JB: Adam McKay definitely set a tone: smart, sharp, stylish and sexy. And it’s always amazing to see the unique perspectives that various directors bring to set, but of course we were lucky enough to have our ever-hard-working Showrunner Max Borenstein, the throughline keeping taut the soul of the show. We were also extremely fortunate to have Producers like Scott Stephens and Peter Feldman, who understood the job at hand and gave us the support we needed to complete our seemingly Herculean tasks...and the continual support of everyone at HBO.
SD: These are contemporary sports heroes, so obviously there is much visual research available on the Lakers of the ‘80s, but since this was an “unauthorized bio”, you didn’t have direct access to their home life...but what were you able to glean?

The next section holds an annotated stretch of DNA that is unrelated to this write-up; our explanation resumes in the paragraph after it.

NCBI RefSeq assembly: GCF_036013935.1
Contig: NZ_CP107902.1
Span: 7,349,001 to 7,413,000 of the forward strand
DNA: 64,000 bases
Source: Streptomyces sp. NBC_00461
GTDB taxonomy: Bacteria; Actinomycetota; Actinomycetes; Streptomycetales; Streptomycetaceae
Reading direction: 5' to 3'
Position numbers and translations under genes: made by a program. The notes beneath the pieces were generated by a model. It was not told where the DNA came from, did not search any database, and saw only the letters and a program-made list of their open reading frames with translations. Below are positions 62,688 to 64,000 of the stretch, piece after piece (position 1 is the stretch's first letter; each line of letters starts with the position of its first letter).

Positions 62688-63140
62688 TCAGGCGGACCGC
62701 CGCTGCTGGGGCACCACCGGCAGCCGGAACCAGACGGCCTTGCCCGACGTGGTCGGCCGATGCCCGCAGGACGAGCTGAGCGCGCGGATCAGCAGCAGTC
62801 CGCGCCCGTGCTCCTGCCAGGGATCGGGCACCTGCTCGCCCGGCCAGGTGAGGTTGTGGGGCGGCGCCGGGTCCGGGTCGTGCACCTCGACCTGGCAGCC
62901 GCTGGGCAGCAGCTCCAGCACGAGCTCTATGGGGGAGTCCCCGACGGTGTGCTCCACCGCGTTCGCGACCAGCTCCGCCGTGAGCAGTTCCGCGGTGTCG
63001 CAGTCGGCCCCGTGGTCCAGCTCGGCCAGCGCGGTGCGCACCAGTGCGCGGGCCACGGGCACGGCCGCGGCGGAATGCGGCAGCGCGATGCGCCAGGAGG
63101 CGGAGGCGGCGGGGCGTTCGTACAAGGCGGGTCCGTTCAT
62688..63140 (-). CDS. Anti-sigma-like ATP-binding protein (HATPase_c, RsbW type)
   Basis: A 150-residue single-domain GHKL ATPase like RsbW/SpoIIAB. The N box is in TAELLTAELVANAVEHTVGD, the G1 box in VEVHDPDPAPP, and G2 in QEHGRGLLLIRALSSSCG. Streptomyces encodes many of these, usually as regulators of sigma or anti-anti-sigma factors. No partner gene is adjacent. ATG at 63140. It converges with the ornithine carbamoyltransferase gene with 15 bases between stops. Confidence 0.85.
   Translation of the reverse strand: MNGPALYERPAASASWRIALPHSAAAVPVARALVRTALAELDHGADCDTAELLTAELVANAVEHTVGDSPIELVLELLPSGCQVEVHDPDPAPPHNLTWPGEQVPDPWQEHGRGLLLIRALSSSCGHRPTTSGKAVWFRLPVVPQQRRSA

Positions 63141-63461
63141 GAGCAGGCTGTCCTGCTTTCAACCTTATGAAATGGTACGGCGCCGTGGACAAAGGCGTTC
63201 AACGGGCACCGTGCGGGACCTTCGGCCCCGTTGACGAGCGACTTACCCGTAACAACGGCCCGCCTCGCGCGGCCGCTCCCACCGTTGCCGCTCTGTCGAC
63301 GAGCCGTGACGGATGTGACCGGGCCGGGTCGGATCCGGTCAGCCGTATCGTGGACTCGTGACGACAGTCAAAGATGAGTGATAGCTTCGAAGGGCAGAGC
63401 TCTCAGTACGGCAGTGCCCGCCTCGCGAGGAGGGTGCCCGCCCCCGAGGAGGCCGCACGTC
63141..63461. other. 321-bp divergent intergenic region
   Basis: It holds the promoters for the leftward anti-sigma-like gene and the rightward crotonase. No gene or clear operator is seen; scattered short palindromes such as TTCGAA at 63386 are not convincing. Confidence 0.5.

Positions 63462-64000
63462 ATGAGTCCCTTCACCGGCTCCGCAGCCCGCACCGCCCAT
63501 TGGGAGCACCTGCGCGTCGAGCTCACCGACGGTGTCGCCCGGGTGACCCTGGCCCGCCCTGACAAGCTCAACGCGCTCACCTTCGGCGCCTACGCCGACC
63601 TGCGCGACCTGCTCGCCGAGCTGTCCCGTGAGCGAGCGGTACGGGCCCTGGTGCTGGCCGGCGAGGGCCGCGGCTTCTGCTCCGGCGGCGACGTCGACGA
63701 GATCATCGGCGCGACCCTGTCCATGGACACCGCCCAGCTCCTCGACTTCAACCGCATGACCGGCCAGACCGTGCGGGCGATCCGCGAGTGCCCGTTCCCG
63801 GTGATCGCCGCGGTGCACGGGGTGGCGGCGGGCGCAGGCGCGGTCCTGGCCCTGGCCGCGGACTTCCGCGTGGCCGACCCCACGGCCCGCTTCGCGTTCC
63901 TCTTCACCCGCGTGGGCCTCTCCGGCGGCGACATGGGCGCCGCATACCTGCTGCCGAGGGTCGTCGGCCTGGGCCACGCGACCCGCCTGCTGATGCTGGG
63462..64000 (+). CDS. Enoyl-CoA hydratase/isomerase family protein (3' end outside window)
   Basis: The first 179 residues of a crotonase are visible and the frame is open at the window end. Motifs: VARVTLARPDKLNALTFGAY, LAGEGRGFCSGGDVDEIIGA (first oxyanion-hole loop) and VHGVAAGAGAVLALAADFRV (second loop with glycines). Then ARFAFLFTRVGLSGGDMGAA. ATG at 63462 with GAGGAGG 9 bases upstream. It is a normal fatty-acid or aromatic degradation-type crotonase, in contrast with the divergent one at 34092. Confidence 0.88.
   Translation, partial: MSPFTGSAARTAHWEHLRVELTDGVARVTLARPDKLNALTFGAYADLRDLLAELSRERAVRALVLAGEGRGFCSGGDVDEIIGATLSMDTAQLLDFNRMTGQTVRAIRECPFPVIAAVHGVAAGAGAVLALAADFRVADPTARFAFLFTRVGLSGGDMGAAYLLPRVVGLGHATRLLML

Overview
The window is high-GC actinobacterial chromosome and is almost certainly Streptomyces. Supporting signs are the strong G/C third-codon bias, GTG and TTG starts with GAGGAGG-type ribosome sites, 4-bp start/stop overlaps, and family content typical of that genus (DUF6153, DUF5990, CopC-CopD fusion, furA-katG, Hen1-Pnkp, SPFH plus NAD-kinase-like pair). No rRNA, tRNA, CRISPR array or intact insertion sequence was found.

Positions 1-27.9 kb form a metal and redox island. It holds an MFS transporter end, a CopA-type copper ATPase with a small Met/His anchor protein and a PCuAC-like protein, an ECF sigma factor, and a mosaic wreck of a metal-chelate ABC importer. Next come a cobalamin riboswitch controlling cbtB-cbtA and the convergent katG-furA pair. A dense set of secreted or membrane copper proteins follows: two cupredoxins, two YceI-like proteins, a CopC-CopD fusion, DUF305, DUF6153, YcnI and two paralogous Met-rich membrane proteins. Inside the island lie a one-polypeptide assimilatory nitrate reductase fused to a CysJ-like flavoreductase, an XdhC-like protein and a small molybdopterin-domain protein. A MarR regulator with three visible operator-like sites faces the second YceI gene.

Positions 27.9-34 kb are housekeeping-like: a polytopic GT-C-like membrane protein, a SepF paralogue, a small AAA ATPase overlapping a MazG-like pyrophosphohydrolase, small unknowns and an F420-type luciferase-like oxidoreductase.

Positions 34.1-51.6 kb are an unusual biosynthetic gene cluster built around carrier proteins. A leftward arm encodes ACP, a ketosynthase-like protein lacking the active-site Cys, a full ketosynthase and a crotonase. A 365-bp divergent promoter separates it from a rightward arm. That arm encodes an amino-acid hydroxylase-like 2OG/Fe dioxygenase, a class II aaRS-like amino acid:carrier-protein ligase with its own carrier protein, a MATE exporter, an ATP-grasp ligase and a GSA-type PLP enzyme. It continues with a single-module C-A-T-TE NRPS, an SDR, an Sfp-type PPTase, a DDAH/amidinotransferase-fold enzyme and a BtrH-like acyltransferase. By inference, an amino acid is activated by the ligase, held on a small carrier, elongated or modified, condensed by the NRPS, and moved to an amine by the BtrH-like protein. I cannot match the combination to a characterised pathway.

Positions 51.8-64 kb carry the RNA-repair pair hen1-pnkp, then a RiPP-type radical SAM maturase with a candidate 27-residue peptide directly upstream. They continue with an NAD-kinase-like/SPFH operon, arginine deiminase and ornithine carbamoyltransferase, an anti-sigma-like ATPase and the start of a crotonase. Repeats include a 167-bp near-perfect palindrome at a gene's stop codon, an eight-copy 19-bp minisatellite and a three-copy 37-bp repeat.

JB: Luckily most of the principals involved either wrote an autobiography or have been extensively written about by others. The entire project is based on Showtime by Jeff Pearlman, which of course was a tremendous resource and served as our bible.
However, we weren’t NBA or Laker authorized and had no direct contact with the Buss family, which meant we threw ourselves into intensely researching and relying on the actual words of the primary characters in order to represent them as faithfully in spirit as possible.
Lakers locker room...Quincy Isaiah, Solomon Hughes as Magic Johnson & Kareem Abdul-Jabbar. Jason Segel as Coach Paul Westhead addressing the team. Photos by Warrick Page/HBO [top] & Todd Banhazl/HBO. Courtesy of HBO.
SD: Again, how many sets in this series? It moves at such a fast pace, much like the Lakers’ Showtime team, it’s a whirl of sets!